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Back in June, Ketanji Brown Jackson made history when she became the first Black woman sworn in as a justice in the United States Supreme Court. At the time, Jackson took two oaths; A constitutional oath, administered by Chief Justice John Roberts, and a judicial oath, administered by Justice Stephen Breyer.
Her ceremony was postponed until Breyer’s retirement.
On Friday, Jackson was officially sworn in as a Supreme Court Justice. President Joe Biden and Vice President Harris were both present for her investiture.
When speaking to reporters, Jackson was filled with emotion.
“I can see it in their eyes, I can hear it in their voices,” Jackson said, later during an event at the Library of Congress, per The Washington Post. “They say this: ‘This is what we can accomplish if we put our minds to it.’ They’re saying to me, in essence you, ‘You go girl.’ They’re saying, ‘invisible no more. We see you, and we are with you.’ I have a seat at the table now. I have a seat at the table now, and I’m ready to work,” she shared to a standing ovation.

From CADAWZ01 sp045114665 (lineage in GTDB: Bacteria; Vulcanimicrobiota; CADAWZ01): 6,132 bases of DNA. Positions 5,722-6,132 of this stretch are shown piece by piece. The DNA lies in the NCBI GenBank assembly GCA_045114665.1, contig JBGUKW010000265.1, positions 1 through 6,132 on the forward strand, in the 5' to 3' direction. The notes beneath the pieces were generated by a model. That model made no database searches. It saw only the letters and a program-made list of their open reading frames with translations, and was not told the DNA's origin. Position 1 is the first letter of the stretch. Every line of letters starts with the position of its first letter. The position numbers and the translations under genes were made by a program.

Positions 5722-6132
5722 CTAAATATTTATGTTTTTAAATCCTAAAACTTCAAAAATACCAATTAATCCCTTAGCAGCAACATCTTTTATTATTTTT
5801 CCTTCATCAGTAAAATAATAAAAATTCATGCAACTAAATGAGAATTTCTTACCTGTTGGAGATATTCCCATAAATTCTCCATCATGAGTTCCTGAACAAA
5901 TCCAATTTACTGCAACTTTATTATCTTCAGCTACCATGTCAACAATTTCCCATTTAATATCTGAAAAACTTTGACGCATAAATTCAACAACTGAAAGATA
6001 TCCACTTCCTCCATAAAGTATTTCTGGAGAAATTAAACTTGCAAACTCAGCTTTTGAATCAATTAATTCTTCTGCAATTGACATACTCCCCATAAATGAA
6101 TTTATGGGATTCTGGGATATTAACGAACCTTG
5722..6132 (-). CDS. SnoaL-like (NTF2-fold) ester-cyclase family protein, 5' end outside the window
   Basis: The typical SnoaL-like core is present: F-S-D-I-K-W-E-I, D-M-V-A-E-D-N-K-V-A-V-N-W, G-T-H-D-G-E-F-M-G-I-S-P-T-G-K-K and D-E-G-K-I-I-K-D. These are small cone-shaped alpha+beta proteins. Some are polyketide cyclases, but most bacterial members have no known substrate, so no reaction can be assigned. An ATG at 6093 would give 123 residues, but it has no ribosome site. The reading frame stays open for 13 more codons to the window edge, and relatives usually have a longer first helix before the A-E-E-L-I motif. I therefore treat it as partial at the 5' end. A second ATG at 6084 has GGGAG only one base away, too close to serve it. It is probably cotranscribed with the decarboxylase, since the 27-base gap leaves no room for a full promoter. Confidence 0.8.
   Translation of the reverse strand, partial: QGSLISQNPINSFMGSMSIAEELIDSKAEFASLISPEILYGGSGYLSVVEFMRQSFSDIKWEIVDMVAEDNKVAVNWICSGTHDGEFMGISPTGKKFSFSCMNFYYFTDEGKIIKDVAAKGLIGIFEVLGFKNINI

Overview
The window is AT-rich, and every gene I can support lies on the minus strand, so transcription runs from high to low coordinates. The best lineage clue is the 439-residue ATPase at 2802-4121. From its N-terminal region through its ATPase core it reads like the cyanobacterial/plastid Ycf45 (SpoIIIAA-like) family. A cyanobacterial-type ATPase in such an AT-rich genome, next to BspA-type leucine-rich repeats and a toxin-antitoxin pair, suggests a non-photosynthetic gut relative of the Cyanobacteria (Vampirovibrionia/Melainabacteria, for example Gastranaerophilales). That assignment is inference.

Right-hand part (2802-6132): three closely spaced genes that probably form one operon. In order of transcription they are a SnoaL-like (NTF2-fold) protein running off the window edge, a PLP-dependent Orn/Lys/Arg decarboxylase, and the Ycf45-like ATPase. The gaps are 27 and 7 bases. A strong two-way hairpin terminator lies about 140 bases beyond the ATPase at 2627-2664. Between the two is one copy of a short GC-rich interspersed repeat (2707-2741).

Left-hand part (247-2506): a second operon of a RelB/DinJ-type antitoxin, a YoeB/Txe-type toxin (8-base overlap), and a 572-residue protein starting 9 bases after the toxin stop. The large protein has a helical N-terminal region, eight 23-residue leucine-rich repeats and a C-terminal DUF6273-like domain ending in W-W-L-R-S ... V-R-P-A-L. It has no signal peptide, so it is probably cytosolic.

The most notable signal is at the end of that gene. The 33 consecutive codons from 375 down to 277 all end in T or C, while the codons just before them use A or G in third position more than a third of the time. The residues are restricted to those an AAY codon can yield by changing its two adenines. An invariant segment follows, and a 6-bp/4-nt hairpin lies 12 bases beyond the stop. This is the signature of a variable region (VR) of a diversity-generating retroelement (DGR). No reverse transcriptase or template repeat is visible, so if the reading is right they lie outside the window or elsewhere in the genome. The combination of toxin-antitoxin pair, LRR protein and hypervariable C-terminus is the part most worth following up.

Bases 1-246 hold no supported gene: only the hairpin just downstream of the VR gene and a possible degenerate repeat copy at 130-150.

Jackson, a Harvard graduate, currently serves on the U.S. Court of Appeals for the Washington circuit. During her time at Harvard, she led protests against a student who draped a Confederate flag from his dorm window and once served as the Harvard Law Review editor.
Senators voted 53-47 on Jackson’s confirmation, with Sens. Susan Collins, Lisa Murkowski and Mitt Romney being the only Republicans voting to confirm her. However, Jackson’s replacement of her longtime mentor Breyer will not change the court’s 6-to-3 conservative majority.